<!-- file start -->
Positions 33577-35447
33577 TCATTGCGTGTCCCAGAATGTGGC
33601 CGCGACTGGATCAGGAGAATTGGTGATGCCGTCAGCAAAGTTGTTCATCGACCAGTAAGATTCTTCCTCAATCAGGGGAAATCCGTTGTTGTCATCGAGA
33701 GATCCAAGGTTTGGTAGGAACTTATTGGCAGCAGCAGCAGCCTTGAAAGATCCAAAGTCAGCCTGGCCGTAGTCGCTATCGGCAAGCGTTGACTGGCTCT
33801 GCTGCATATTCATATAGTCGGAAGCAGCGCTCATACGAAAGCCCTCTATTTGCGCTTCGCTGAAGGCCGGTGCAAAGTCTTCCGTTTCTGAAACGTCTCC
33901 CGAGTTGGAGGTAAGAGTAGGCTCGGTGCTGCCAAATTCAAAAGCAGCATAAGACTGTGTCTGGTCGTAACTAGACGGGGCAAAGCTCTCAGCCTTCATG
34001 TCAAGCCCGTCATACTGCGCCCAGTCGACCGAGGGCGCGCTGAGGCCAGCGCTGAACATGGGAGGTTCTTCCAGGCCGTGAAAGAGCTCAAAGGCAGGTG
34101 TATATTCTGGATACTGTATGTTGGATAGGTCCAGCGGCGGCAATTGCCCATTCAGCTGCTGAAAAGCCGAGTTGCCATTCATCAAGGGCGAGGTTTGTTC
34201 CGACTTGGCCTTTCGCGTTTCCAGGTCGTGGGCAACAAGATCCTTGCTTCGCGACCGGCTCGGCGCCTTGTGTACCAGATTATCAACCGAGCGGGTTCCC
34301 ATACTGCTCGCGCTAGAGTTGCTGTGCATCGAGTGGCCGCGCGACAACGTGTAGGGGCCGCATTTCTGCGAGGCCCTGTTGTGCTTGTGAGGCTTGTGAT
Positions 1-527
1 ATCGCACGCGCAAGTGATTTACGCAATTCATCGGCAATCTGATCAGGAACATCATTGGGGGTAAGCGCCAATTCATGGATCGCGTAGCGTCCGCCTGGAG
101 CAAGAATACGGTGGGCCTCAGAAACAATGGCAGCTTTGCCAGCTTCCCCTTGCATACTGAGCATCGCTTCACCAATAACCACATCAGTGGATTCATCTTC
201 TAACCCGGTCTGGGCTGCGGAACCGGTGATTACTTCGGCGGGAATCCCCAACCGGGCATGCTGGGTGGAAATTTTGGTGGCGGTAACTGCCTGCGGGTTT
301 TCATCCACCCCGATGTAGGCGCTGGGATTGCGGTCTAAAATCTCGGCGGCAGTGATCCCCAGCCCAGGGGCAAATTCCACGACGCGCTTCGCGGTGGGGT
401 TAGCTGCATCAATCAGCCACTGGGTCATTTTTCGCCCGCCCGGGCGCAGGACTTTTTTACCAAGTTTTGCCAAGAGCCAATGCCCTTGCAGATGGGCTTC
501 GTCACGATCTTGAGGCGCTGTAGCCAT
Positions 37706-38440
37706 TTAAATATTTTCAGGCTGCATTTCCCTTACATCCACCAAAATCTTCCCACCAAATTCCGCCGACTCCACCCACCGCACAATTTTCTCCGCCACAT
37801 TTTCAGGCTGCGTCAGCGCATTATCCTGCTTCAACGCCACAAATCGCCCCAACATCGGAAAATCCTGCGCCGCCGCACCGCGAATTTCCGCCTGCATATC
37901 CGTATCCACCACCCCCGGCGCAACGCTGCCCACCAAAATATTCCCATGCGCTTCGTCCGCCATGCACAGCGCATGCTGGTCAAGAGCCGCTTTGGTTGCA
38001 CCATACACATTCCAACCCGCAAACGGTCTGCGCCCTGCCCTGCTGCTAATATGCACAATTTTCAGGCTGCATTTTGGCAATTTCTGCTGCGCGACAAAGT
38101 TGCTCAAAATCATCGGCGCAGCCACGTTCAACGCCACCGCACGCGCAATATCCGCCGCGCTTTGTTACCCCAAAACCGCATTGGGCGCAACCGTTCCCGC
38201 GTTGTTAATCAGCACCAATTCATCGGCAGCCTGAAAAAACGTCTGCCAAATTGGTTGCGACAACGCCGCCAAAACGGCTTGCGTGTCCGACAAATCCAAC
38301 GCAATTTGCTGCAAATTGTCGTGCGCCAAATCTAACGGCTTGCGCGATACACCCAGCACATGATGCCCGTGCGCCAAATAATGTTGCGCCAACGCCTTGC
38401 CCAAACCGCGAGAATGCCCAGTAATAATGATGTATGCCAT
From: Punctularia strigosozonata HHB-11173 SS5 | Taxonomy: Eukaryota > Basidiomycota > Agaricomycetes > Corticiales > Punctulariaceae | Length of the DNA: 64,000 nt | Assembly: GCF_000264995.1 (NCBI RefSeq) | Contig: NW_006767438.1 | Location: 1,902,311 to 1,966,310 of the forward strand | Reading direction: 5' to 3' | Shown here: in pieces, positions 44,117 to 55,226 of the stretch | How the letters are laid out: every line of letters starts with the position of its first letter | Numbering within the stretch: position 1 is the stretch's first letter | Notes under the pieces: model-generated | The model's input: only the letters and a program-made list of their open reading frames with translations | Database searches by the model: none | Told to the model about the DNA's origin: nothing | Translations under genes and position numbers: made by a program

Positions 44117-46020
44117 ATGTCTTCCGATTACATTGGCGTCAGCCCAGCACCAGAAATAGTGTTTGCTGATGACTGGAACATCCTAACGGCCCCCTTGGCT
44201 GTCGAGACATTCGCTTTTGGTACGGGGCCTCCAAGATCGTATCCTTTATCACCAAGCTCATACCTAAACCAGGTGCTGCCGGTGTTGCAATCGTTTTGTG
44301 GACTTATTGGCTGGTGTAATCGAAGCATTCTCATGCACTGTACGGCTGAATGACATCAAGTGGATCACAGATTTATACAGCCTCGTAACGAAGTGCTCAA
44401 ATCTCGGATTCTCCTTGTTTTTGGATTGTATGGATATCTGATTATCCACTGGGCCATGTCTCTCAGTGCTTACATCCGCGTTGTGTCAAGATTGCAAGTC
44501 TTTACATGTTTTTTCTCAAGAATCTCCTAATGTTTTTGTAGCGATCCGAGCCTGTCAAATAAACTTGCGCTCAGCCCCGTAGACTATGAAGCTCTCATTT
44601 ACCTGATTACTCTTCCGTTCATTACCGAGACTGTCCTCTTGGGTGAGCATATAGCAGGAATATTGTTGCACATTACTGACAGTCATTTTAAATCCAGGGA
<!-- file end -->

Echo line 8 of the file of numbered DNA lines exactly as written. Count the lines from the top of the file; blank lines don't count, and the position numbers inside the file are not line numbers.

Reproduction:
34101 TATATTCTGGATACTGTATGTTGGATAGGTCCAGCGGCGGCAATTGCCCATTCAGCTGCTGAAAAGCCGAGTTGCCATTCATCAAGGGCGAGGTTTGTTC